How Eileen Fisher and the CFDA are propelling the next generation toward a more sustainable future

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Eileen Fisher (center left) with Social Innovators Project winners Lucy Jones, Teslin Doud and Carmen Gama. Photo by Fashionista

Eileen Fisher is one of the OGs of ethical fashion, which is why I jumped at the chance to cover her Social Innovators Project in partnership with the CFDA for Fashionista. The project offered three recent fashion school grads focused on sustainability a yearlong residency with Fisher’s eponymous label, giving them valuable access to mentorship, resources, and institutional know-how.

In return, the three young designers were given a design challenge: what should the brand do with the hundreds of thousands of damaged garments collected through its Green Eileen clothing recycling project?

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Naturally dyed tops from the collection. Photo by Fashionista

The Remade In The USA collection was the trio’s solution. The upcycled collection uses techniques like resewing, felting and natural dyeing to turn old garments into gorgeous new pieces in keeping with the Eileen Fisher aesthetic. Last week, I visited the collection’s debut at a private pop-up shop in Brooklyn—and watched the designers chat with Eileen Fisher herself about wading through mountains of clothes, dyeing shirts with eucalyptus, and what “sustainable” really means.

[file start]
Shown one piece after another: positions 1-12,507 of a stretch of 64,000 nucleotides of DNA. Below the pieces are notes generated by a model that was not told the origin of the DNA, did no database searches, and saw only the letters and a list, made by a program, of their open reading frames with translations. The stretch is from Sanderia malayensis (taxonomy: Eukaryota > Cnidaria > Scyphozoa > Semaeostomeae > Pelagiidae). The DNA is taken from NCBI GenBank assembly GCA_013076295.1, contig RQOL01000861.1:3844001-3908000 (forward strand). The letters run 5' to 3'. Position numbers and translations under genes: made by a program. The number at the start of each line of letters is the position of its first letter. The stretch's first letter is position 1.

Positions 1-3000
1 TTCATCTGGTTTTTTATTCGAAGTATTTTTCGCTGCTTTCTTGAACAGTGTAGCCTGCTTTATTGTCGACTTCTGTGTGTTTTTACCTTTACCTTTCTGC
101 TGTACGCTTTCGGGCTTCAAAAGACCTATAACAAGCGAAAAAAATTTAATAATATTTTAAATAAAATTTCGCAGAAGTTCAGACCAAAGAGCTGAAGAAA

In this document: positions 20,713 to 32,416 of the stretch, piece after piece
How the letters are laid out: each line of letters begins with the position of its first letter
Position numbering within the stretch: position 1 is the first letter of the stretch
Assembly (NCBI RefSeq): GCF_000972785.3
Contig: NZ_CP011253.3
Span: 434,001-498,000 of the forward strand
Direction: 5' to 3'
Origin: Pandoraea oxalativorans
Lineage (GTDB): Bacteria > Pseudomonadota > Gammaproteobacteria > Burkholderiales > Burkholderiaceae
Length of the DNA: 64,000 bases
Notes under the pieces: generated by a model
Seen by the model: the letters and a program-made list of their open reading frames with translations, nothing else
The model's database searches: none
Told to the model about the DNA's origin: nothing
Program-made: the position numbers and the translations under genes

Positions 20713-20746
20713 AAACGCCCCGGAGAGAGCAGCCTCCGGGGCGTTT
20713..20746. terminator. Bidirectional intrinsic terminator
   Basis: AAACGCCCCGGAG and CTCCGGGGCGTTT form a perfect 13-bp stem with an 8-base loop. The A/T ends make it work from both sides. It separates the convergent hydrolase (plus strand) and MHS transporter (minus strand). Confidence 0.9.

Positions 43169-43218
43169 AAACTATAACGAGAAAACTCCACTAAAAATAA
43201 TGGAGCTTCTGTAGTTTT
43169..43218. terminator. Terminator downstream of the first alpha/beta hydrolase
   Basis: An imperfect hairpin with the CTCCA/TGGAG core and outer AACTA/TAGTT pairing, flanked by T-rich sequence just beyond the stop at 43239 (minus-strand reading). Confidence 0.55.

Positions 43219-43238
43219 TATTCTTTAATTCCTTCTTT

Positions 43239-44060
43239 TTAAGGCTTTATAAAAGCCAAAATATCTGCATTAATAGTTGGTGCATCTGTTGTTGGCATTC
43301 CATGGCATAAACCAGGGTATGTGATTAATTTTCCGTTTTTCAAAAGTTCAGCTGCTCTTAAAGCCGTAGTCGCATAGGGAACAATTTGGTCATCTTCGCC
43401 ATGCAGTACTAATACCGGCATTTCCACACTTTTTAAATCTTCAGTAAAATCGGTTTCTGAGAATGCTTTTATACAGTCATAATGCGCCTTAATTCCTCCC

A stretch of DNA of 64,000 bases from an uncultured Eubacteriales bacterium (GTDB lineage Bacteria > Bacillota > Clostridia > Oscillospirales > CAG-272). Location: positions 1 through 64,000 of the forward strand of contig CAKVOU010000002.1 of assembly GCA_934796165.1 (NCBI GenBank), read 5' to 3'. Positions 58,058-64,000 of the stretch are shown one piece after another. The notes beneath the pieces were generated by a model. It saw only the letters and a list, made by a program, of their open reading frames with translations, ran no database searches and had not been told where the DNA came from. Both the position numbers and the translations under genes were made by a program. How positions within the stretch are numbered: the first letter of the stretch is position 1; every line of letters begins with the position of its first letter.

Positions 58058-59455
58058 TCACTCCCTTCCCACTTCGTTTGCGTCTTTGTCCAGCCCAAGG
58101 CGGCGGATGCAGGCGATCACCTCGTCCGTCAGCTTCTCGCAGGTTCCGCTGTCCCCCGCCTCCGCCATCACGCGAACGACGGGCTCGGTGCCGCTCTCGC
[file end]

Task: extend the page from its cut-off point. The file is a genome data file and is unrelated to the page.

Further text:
Read my full rundown of the event over at Fashionista.

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The Social Innovators, Eileen Fisher and Fashionista’s Dhani Mau at the panel last week. Photo by Fashionista

Note: You may notice that the linked piece is tagged as “sponsored content” on Fashionista’s site. While that means different things at different publications, here’s what it meant in this case: My editor assigned me the piece. I wrote it and sent it in. My editor made a few minor edits (like adding the name of the Brooklyn neighborhood where the event took place) and then published it. I actually didn’t know that the piece was going to be considered ‘sponsored,’ but I guess it just speaks to my genuine enthusiasm for the brand—they didn’t even need to ask me to review the thing kindly, because yours truly is already an Eileen Fisher fangirl. Here’s to brands so boss that they don’t have to bribe people for praise.**

**This bit of over-explaining brought to you by my attempt to be a writer whose opinion you can trust isn’t for sale to the highest bidder. Cheers.

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